MAPUTO– Mozambique has reported crop losses of 50 to 60 per cent as a result of the infestation of the Fall armyworm, a pest which is actually the larval stage of a moth, in the areas it has infested, says Antonia Vaz, head of the Plant Health Department in the Ministry of Agriculture.

The pest, which originates from the Americas and which was reported in Africa about three years ago, appeared for the first time in Mozambique last year, and Vaz said here Thursday that the authorities faced enormous difficulties in combating it.

She said that the armyworm had infested 42,000 hectares of maize, but the situation has now been brought under control on 33,000 hectares. We are looking at losses of about 50 to 60 per cent of production,” she said. There is a great effort to control the pest, so that we can help communities avoid food insecurity.”

A researcher at the Agronomy Faculty in Eduardo Mondlane University (UEM), Domingos Cugala, said the difficulty in controlling the armyworm lies in its enormous resistance to pesticides. So chemicals are being tested that are acceptable to human health and to the environment, as well as botanical products,” he said.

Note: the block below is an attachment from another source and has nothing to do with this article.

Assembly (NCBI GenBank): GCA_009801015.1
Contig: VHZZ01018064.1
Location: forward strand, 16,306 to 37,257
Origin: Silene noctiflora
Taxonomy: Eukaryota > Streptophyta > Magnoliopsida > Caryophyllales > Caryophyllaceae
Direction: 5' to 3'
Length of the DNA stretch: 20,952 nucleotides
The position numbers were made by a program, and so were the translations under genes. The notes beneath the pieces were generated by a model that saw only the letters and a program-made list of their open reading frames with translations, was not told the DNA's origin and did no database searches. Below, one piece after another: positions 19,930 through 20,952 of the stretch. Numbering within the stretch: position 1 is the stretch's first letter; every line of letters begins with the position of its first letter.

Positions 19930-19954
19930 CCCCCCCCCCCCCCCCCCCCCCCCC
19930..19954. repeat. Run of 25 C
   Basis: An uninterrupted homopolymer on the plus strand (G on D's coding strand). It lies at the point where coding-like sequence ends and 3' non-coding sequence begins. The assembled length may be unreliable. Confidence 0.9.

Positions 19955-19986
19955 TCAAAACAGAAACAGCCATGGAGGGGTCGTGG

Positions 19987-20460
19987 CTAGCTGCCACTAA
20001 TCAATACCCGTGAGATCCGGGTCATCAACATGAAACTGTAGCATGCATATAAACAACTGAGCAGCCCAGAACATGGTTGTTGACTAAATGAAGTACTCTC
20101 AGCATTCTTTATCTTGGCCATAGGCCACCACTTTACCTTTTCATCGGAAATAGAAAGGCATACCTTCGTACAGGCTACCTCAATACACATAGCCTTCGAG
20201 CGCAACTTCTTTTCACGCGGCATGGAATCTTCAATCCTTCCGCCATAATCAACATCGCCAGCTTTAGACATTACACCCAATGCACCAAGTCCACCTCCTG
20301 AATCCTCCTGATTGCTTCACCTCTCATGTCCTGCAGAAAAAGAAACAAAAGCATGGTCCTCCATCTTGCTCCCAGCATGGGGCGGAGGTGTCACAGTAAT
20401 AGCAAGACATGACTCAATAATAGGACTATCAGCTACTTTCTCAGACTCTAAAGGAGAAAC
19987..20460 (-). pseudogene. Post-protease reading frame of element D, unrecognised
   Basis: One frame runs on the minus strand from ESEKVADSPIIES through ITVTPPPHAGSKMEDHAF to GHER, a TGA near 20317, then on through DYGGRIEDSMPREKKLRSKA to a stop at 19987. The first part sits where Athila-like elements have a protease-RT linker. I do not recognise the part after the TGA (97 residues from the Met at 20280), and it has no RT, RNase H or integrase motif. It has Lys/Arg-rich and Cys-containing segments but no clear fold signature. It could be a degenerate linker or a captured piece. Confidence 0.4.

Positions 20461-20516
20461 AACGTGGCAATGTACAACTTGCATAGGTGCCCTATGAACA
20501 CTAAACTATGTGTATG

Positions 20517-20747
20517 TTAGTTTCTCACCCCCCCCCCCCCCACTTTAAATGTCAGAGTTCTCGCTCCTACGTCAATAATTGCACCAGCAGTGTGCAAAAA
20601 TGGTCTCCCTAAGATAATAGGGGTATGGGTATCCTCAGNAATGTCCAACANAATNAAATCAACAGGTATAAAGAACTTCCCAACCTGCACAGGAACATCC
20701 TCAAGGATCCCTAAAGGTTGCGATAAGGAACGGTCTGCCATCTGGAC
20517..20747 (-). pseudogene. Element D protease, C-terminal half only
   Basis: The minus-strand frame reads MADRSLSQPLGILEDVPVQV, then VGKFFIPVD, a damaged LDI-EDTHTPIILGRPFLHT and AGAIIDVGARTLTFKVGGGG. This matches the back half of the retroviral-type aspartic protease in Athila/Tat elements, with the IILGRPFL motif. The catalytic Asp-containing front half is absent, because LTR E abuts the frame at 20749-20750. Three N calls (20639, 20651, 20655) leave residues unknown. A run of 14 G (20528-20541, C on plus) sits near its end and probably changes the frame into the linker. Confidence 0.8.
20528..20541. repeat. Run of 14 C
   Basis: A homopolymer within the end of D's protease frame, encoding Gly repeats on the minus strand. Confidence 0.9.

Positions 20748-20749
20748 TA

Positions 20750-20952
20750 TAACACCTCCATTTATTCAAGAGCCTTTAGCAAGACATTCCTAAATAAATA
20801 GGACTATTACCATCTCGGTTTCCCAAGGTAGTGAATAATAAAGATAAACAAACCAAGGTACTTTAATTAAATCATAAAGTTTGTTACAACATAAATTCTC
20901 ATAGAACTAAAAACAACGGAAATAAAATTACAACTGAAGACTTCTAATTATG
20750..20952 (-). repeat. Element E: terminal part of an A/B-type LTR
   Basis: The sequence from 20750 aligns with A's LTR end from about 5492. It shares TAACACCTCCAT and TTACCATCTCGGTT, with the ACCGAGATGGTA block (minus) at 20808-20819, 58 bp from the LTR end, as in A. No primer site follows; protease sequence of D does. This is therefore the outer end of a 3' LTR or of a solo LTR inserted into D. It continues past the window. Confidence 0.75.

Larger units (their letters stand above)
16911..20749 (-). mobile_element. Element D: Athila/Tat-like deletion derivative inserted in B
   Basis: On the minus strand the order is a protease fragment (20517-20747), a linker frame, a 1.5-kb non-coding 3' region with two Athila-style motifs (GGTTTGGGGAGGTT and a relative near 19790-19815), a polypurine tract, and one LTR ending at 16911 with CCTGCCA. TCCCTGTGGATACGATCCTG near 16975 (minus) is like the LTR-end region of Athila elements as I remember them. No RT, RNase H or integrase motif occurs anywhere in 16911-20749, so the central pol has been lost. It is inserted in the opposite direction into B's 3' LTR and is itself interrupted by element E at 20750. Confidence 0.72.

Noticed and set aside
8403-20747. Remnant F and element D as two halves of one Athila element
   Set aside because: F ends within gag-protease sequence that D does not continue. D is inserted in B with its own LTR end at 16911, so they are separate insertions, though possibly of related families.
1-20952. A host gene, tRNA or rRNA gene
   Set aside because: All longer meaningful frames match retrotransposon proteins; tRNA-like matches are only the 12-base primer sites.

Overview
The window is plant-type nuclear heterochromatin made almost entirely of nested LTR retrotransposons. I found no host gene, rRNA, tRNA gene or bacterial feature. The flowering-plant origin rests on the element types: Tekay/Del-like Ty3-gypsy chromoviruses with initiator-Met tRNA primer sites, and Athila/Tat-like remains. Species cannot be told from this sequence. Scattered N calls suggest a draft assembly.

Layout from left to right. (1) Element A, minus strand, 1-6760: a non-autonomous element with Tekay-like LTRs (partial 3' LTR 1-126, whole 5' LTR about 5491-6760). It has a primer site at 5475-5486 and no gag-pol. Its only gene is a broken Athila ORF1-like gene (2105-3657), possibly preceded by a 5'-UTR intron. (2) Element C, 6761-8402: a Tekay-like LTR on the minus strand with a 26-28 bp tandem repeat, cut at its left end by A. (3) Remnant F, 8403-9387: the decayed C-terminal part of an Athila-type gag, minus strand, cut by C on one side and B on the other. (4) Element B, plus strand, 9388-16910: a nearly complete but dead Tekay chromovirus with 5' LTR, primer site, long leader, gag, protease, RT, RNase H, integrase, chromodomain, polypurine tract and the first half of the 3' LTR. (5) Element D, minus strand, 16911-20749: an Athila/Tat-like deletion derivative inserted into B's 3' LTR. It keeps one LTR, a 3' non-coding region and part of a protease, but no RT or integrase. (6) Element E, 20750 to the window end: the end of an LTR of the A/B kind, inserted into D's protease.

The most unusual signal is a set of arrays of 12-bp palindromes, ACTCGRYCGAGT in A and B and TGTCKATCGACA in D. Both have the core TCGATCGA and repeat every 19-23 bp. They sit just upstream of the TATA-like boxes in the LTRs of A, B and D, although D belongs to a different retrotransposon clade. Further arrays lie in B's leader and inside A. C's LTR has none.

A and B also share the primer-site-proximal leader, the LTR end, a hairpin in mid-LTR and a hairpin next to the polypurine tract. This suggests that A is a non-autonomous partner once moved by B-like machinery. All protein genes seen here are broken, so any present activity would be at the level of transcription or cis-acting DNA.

The authorities are drawing up a list of chemicals that can be used safely, but in rotation, so that the pest does not develop resistance to any one of them.

Jose Matsinhe, of the United Nations Food and Agriculture Organization (FAO), said the impact of the pest is not yet alarming. The maize planted in the first sowing last year, escaped largely unscathed but the second crop this year is at greater risk, and could have a more serious social and economic impact.

The areas most affected are Niassa province, in the far north, with 65 per cent losses in the zones hit by the pest, Maputo province in the south (56 per cent losses), and Zambezia Province in the central region (46 per cent losses).

The fall armyworm is an invasive species native to the Americas. It has now spread to more than 30 African countries, where it has so far caused damage estimated at over 13 billion US dollars.